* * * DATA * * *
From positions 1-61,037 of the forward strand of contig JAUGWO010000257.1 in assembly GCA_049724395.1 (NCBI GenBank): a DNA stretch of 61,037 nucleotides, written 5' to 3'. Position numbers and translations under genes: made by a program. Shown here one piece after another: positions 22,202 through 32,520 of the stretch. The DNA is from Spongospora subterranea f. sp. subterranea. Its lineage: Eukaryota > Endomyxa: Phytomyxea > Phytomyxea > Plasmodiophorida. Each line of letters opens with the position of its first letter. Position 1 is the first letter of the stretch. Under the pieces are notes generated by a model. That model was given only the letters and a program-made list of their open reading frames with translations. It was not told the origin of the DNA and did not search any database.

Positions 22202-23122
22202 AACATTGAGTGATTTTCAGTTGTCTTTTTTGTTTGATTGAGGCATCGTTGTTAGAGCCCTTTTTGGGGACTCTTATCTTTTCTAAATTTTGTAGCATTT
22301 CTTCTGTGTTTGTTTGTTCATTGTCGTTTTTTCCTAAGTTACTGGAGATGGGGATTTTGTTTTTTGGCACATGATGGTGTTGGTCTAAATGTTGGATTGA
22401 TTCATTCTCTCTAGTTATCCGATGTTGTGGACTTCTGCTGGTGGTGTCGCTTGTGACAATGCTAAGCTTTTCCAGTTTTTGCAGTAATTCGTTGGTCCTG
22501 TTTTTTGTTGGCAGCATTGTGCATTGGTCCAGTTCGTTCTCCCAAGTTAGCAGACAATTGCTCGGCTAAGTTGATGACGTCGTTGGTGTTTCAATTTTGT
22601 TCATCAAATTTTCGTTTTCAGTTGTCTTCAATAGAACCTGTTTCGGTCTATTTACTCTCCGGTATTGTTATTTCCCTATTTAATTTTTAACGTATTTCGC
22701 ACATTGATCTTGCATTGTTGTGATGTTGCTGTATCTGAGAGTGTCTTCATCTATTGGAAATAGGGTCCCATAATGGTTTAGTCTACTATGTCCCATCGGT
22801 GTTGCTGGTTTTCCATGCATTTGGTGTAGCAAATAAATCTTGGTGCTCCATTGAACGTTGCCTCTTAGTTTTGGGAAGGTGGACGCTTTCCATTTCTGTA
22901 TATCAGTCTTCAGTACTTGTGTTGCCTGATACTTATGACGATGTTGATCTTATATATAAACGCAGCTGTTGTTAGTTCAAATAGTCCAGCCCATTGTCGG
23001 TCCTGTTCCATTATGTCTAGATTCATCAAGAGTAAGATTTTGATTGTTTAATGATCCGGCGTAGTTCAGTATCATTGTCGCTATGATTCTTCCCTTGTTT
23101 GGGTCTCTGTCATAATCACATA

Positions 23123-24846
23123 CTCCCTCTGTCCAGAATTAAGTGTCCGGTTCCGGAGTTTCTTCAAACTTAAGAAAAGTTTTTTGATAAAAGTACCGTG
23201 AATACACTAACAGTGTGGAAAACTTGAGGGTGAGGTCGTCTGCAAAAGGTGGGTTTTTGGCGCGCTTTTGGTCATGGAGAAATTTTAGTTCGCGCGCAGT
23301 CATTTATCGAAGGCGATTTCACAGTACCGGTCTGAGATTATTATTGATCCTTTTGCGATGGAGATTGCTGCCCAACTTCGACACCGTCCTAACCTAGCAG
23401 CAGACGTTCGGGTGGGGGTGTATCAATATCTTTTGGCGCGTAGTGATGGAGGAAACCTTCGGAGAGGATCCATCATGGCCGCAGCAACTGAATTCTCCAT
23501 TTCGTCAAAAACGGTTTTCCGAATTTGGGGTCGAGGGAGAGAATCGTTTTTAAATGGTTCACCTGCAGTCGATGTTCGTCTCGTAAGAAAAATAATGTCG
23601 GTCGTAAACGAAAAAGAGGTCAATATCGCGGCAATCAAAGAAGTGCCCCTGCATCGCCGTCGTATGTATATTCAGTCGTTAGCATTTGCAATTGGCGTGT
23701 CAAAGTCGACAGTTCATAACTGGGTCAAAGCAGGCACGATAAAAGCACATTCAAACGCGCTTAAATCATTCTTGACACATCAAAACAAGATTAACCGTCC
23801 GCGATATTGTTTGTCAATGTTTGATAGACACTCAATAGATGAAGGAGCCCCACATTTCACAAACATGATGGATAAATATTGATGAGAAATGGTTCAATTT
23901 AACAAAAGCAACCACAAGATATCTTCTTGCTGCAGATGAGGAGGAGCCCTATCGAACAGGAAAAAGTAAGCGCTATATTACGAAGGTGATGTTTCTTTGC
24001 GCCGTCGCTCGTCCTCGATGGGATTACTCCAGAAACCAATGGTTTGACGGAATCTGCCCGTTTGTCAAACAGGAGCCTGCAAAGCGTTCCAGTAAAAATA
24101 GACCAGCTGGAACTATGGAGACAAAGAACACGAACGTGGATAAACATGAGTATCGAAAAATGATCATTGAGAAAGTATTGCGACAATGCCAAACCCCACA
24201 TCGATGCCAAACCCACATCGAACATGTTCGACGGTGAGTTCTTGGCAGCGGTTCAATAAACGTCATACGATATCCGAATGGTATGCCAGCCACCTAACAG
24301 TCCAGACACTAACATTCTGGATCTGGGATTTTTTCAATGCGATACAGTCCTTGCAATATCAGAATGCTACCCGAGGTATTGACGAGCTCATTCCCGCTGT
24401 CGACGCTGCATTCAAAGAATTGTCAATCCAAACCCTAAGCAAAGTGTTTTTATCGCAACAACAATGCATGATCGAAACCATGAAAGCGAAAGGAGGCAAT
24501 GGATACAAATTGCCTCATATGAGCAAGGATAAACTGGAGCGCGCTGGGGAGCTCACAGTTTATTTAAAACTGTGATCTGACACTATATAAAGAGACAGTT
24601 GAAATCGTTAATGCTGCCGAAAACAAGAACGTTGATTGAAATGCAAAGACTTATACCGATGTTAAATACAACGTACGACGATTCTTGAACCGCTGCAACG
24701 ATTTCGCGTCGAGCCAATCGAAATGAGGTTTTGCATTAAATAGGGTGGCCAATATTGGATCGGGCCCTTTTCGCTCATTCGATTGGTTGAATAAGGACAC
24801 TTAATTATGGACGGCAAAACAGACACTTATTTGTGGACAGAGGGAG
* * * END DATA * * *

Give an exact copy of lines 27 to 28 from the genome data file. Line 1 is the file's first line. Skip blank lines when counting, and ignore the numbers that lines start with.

24401 CGACGCTGCATTCAAAGAATTGTCAATCCAAACCCTAAGCAAAGTGTTTTTATCGCAACAACAATGCATGATCGAAACCATGAAAGCGAAAGGAGGCAAT
24501 GGATACAAATTGCCTCATATGAGCAAGGATAAACTGGAGCGCGCTGGGGAGCTCACAGTTTATTTAAAACTGTGATCTGACACTATATAAAGAGACAGTT